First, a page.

Christianity and the State

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    Dr. J, you mentioned that the Church developed the two-swords theory in order to maintain its independence from the state. Are there any other ways in which Christianity changed (in terms of doctrine and organization) when it was adopted by the Roman emperors and became the Roman state religion? E.g., was Christian just-war doctrine modified in order to accommodate the practical requirements of governing the Roman Empire?

    Jason Jewell

    Differences among Christian writers on the war question goes back to the pre-Constantine period. For example, some Church Fathers weighed in on different sides of the question of whether Christians should be soldiers.

    Just-war theory receives its first full statement (that I know of) with St. Augustine of Hippo, writing about 100 years after Constantine. So there’s not really a body of primitive doctrine on the question. This makes sense, because Christian writers wouldn’t have had much incentive to make policy recommendations to rulers while they were a persecuted minority.

    One of the obvious ways in which the Church changed post-Constantine was in developing a more formal structure modeled on Roman administrative jurisdictions (the diocese). Bishops had been around from early on, but the “institutionalization” of the Church certainly ramps up in the fourth and later centuries.


    Thanks for your answer, Dr. J! I’m glad you’re posting again.


    St. Athanasius’s LIFE OF ANTHONY says that St. Anthony headed out into the desert because of the influx of wealthy pseudo-Christians into the Church in the wake of St. Constantine’s conversion. Soon enough, many other people followed him, and the monastic tradition was born. We find in the homilies of St. John Chrysostom in Constantinople decades later criticism of women who came to church services wearing fortunes dangling from their ears; St. John believed there were better uses for that wealth with poor people in the streets.

    Accommodating war was a difficult question for the Church. St. Constantine himself apparently waited to be baptized on his deathbed because he believed that a prince likely would have to do things inconsistent with his understanding of a Christian. Also at Constantinople, St. Symeon the New Theologian wrote in the 11th century that Christians should avoid political power, because it was bound to corrupt them. In Russia, according to the Primary Chronicle, St. Vladimir followed his conversion of his kingdom to Christianity with abolition of capital punishment. The Chronicle says the bishops soon went to him and begged that he restore it, because crime was proliferating. In medieval Constantinople, soldiers who killed even in defensive wars were required to do years’ penance before receiving the Divine Gifts again. The Kievan Grand Prince Vladimir Monomach demonstrated a powerful sense of his spiritual obligations in his letter to his sons, and this attitude runs through the history of Russia in particular. For example, the 19th-century emperors Nicholas I and Alexander II devoted themselves to constant travel around their gigantic empire in service to the nation. Nicholas supposedly took care personally to ensure that attendees at the divine services stood in the right place, lit candles at the right time, etc. Constantly.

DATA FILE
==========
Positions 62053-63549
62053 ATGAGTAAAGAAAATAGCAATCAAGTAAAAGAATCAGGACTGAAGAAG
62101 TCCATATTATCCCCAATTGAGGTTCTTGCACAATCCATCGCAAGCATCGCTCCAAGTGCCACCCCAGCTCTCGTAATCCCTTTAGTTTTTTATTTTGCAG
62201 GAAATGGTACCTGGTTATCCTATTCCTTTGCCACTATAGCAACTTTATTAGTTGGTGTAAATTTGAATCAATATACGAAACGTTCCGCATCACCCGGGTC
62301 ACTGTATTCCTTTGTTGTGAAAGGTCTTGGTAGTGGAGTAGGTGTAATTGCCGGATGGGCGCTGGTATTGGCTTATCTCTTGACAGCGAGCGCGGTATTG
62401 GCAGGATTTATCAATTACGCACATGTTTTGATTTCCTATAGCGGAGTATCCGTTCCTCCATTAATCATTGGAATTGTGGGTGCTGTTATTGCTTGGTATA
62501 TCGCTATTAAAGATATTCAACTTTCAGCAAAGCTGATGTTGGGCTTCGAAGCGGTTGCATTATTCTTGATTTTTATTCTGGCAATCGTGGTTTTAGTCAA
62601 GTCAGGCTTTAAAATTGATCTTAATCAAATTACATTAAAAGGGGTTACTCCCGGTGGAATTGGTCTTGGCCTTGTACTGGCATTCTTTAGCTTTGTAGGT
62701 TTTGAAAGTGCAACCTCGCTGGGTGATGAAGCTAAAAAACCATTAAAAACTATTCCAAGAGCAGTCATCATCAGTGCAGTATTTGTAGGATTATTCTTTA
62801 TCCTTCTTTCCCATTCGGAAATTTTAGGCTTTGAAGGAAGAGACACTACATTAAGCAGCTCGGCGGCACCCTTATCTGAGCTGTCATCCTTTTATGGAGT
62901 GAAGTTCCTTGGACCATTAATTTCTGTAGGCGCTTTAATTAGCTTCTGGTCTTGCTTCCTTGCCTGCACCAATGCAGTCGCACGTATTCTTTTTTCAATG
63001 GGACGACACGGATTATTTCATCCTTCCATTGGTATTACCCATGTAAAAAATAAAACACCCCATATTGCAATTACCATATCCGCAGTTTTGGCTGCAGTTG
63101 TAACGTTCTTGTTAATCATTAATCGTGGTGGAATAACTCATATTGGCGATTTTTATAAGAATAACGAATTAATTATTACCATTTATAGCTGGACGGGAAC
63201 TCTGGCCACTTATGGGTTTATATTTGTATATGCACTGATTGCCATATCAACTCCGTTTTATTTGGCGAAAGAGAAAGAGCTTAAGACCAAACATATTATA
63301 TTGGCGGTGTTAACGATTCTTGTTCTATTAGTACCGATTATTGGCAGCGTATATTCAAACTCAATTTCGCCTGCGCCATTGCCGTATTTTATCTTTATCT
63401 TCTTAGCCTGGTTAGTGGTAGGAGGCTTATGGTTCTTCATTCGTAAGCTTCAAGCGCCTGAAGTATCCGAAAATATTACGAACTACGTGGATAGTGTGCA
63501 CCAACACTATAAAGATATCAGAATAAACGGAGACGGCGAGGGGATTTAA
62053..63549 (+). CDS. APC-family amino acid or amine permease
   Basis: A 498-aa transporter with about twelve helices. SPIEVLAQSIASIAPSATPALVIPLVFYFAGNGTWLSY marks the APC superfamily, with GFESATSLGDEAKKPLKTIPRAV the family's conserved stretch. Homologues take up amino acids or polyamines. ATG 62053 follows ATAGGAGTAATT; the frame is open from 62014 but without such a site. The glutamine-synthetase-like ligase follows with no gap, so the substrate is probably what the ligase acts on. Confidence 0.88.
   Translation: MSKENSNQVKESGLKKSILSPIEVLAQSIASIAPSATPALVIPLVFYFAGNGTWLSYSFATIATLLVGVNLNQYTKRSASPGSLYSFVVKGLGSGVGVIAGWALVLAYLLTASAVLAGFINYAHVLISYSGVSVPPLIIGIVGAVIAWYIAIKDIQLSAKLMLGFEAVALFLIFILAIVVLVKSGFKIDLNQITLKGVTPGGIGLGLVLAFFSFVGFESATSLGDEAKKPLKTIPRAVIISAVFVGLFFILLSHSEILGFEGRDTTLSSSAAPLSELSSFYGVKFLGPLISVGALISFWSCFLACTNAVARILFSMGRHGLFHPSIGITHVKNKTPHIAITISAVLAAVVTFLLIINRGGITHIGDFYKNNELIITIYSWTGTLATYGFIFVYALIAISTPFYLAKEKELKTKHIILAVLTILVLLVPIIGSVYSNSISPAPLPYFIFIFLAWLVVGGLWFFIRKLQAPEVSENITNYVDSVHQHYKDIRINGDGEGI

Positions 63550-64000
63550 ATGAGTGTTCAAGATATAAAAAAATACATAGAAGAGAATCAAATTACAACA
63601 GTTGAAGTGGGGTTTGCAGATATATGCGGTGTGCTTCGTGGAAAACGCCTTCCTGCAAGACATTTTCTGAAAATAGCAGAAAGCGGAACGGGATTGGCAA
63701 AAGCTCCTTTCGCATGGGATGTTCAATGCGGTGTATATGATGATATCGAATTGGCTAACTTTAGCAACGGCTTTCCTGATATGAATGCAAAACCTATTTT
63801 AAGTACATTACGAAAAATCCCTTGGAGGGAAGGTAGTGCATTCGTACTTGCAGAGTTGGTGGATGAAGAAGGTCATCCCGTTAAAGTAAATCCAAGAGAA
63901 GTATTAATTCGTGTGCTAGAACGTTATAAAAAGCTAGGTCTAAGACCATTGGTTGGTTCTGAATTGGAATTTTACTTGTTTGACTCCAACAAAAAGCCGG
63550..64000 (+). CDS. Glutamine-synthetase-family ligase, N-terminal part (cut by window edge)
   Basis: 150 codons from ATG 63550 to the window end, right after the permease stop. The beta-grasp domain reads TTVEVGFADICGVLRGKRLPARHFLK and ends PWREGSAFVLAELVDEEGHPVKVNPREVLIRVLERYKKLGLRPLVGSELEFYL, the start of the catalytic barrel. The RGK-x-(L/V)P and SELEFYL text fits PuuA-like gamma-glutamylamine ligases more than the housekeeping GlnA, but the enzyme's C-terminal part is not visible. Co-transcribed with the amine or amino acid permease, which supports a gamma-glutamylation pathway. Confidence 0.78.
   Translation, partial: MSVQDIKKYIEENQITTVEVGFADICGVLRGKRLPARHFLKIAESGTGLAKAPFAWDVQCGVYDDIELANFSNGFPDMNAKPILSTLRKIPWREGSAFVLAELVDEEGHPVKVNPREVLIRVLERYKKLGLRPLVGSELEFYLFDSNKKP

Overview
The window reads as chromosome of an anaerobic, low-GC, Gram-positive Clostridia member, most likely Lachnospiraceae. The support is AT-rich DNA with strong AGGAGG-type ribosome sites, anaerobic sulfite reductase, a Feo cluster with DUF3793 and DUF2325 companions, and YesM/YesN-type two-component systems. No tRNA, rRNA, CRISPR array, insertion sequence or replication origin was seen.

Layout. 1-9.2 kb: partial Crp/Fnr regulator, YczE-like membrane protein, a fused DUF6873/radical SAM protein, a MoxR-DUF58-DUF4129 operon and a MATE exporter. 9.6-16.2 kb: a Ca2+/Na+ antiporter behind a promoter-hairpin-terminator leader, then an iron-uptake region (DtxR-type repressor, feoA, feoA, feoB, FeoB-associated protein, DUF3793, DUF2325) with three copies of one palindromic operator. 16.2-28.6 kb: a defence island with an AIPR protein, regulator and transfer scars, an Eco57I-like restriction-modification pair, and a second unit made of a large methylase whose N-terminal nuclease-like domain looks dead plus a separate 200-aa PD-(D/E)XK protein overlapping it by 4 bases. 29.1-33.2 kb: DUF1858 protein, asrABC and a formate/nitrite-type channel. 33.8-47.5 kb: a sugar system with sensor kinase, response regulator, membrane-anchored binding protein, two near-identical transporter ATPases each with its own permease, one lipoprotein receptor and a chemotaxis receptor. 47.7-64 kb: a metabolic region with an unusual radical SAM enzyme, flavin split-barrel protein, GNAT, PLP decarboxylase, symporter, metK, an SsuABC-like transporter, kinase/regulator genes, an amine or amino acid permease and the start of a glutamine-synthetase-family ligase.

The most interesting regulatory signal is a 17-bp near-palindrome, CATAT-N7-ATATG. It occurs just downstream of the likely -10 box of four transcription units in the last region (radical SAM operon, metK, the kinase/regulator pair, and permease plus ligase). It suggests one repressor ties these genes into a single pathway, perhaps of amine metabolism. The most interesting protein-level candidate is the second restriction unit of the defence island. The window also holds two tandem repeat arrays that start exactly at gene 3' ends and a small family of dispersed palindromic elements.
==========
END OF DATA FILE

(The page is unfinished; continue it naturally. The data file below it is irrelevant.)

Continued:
As far as the doctrine of the Church goes, it happens that I wrote a brief article in THE GREEK ORTHODOX THEOLOGICAL REVIEW about 15 years ago on Eusebius’s treatment of the historic role of the emperor/saint Constantine in his historiography. The Church never required one to subscribe to Eusebius’s view of history, but one certainly sees it reflected in writings of Orthodox churchmen through the medieval period and down nearly to our time. The famous Imperial Russian notion of Moscow as “Third Rome” (“Two Romes have fallen, Moscow is the third, and a fourth there shall never be”) captures it. So does Orthodox recognition of numerous Christian princes — Constantine, Theodosius, Justinian, Vladimir, Alexander II, Nicholas II, Alexander Nevsky, and others — as saints.

    There once were parish churches in Western Europe named for St. Constantine too. It has been over a decade since I paid much attention to these questions, so I don’t recall whether they still bear his name. (I don’t mean only at Ravenna.) This tradition was of course a casualty of events at Rome beginning in 800. From St. Constantine’s day, or, if you want, from Eusebius’s, the eastern Church saw “symphonia” as normal. Only in the west, with the abnormal experience of being conquered away from the Empire by barbarians in the 6th century, did the bishops come to insist on independence of the emperor. Of course, either approach can be problematic.


    Sorry to resurrect an old discussion, but I would like to ask a question if I may.

    As I understand things, Professor Gutzman, you do not reject the state entirely. Moreover, I have gleamed from your writings elsewhere that you are not partial to monarchy. What I would like to know then is how you square this view with the Orthodox Churches canonization of monarchs and what might be described as her general regard for monarchy as a system (evidence for which you have provided above).

    Thanks for any clarification you can provide on this subject.


    Separation of church and state, as I’ve written in a couple of Orthodox publications, is the best that can be done in the USA. Beyond that, one might start by reading Eusebius’s history of the Church.

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